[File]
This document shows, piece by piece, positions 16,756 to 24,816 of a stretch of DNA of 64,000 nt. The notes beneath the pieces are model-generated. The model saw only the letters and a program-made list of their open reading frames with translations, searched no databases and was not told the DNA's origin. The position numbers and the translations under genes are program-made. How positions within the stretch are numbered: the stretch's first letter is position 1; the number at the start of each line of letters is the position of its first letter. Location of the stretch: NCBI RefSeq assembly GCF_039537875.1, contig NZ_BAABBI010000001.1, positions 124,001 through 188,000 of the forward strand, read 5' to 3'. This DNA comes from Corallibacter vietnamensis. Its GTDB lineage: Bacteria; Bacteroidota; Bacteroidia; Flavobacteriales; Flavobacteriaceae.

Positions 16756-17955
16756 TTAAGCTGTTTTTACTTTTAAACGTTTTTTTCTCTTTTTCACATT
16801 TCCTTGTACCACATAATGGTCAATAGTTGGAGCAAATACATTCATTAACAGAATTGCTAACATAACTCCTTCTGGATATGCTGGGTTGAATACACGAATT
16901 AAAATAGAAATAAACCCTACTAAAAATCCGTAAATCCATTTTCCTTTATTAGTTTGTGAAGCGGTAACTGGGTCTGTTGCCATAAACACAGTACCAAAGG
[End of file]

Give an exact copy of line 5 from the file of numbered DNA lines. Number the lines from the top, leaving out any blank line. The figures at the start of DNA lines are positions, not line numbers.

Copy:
16901 AAAATAGAAATAAACCCTACTAAAAATCCGTAAATCCATTTTCCTTTATTAGTTTGTGAAGCGGTAACTGGGTCTGTTGCCATAAACACAGTACCAAAGG